Saturday, 13 December 2014

ECG of the Week - 8th December 2014 - Interpretation

This ECG is from a 45 yr old male presenting with 3 days of chest pain. He has no significant past medical history.
Check out the comments from our original post here.





Click to enlarge
Rate:
  • 66 bpm
Rhythm:
  • Regular
  • Sinus rhythm
Axis:
  • RAD
Intervals:
  • PR - Normal (120ms)
  • QRS - Normal (80ms)
  • QT - 400ms (QTc Bazette 420 ms)
Segments:

  • Normal

Additional:

  • T wave inversion leads I, aVL, V1
  • Negative P waves lead I, aVL
  • Notched P wave inferior leads
  • Q waves infero-lateral leads (leads II, III, aVF, V4-6)
    • Narrow Q waves
    • Depth ~2 mm but maximal in V5 at 3mm. All <25% of QRS voltage
  • Early R wave transition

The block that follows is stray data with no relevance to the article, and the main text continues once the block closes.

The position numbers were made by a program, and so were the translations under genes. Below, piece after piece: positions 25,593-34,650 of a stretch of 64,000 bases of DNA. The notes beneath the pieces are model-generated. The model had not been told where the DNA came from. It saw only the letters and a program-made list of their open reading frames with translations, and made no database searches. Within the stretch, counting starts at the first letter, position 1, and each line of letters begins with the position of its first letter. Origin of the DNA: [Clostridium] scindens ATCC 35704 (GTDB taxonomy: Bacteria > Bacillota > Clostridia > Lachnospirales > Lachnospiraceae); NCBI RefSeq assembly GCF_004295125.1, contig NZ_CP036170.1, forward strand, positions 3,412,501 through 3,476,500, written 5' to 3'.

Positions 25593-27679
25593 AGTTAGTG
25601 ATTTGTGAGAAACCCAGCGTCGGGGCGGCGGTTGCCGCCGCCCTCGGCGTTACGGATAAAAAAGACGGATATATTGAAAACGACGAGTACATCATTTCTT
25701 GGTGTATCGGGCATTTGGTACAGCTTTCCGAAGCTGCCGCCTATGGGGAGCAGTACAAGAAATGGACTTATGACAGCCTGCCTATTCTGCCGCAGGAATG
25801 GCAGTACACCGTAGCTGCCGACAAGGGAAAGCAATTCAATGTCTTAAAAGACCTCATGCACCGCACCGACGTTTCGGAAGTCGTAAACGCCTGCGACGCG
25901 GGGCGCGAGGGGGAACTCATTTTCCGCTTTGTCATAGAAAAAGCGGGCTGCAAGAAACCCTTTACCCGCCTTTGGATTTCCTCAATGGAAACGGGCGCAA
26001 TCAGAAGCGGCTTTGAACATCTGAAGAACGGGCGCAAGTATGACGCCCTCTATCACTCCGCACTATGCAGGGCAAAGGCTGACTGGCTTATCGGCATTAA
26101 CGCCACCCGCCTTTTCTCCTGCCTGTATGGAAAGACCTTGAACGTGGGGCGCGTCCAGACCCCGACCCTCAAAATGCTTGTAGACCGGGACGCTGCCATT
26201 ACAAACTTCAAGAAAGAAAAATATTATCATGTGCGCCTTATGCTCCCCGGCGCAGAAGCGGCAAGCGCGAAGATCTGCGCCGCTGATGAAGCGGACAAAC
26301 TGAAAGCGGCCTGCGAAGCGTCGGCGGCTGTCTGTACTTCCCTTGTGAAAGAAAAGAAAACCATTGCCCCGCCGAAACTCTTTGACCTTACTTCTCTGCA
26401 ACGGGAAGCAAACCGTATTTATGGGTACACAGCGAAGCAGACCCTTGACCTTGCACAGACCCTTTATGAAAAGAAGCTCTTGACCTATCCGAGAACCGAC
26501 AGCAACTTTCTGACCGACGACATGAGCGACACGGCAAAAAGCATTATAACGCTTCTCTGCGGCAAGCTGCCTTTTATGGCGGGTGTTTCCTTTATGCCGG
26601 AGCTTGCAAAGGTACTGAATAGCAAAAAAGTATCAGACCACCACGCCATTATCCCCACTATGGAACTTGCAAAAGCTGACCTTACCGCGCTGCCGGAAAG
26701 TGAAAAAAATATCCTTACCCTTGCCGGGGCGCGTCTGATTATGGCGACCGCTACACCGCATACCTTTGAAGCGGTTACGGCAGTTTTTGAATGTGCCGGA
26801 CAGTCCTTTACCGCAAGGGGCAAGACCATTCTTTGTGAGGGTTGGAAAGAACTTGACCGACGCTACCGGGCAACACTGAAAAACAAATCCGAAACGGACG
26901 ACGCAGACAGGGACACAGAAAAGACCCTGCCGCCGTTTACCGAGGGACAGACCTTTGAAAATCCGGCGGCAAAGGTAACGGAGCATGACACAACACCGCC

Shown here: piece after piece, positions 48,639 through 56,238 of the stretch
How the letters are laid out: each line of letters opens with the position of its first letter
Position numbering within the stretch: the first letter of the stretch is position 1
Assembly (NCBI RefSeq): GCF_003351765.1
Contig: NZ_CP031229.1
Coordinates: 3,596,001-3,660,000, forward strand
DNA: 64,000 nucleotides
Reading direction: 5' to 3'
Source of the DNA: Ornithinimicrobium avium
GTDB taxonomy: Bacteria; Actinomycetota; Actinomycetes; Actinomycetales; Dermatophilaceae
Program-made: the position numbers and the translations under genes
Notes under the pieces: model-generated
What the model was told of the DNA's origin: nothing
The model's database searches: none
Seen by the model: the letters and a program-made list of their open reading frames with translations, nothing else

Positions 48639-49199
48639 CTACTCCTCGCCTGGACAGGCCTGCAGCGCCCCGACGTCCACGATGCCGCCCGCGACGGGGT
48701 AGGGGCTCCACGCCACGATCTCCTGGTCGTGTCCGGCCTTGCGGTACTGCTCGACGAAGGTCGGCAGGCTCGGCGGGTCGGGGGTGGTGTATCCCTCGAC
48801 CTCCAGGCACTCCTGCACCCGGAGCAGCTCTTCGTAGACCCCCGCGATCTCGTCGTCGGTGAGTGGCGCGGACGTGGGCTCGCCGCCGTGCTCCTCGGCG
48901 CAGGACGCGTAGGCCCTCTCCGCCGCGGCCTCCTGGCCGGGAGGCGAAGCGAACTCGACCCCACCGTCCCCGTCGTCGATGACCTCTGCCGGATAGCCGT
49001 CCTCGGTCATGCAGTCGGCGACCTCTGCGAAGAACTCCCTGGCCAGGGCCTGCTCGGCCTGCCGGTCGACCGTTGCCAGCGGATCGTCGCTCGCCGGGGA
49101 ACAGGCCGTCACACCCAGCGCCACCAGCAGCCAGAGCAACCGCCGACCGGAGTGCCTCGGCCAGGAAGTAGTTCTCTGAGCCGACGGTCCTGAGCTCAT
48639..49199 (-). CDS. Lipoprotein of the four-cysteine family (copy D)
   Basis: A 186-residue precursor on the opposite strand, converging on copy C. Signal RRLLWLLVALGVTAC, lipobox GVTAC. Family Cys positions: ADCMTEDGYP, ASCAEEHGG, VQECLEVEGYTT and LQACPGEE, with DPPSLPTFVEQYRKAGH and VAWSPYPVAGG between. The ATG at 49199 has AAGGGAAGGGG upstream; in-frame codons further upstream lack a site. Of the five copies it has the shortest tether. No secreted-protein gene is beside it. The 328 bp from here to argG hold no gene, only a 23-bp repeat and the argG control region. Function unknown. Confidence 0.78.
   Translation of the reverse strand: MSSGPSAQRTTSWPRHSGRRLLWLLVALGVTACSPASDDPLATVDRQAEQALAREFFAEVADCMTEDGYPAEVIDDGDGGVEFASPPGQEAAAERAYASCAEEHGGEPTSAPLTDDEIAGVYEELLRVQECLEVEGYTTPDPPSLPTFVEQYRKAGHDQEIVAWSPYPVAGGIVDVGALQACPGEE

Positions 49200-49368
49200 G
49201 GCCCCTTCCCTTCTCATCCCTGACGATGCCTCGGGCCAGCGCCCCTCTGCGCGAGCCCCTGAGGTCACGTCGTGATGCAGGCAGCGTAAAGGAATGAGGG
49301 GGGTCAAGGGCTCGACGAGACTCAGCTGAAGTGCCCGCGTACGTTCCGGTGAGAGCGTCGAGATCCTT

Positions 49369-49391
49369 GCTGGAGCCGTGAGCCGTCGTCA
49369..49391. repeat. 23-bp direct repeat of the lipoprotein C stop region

Interpretation:

  • RA-LA lead reversal
  • Infero-lateral Q waves
    • Normal variant vs structural disease

The presence of complete inversion (P-QRS-T) of any lead, expect aVR, should alert to potential lead reversal as should an ECG with abnormal axis. 
RA-LA is probably the most commonly encountered lead misplacement and results in:

  • Inversion of lead I
    • With resultant RAD, assuming native axis is normal
  • Leads II & III switch places
  • Leads aVR & aVL switch places

We've had multiple examples of lead reversals in some of our previous cases listed below.
More examples of RA-LA lead reversal
An unusual lead reversal, RA-RL and LA-LL.



A cautionary case of LA-LL reversal

This is a case of dextrocardia which also results in an apparent RA-LA reversal


For a complete review of all lead reversal possibilities check out this extensive review at Life in the Fast Lane:




References / Further Reading

Textbook
  • Chan TC, Brady WJ, Harrigan RA, Ornato JP, Rosen P. ECG in Emergency Medicine and Acute Care. Elsevier Mosby 2005.